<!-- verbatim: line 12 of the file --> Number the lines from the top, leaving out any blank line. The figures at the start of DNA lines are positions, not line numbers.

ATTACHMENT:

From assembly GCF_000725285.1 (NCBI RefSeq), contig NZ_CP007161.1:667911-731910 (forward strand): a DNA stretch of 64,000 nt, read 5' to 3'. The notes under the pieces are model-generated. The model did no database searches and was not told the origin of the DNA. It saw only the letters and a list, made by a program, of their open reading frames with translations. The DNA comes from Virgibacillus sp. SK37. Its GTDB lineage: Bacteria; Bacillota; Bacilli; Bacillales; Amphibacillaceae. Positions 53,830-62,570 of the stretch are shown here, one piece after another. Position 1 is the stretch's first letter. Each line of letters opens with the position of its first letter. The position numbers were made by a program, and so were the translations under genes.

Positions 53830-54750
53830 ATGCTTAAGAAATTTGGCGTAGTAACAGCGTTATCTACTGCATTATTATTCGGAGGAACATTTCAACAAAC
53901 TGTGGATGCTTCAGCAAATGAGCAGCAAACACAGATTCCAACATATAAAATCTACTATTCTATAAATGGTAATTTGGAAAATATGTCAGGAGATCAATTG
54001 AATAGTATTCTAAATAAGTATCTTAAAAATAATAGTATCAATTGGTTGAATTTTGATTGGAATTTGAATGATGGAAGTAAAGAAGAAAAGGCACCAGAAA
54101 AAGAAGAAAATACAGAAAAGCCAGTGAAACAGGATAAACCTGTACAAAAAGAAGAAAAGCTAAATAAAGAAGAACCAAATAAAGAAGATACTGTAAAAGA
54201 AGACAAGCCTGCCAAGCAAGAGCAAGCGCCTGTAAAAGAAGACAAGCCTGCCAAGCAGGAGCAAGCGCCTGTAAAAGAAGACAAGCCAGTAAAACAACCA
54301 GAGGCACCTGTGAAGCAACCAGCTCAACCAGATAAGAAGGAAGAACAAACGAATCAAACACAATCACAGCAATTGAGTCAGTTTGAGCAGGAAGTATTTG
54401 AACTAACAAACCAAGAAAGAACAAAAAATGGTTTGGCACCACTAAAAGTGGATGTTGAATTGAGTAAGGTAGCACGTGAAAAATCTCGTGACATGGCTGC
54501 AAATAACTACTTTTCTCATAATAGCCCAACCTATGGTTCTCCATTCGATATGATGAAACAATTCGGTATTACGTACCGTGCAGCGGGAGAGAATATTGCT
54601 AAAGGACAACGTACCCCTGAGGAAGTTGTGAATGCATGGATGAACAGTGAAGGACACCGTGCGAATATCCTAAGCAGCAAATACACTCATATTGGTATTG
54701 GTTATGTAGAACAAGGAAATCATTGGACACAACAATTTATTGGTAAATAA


54701 GTTATGTAGAACAAGGAAATCATTGGACACAACAATTTATTGGTAAATAA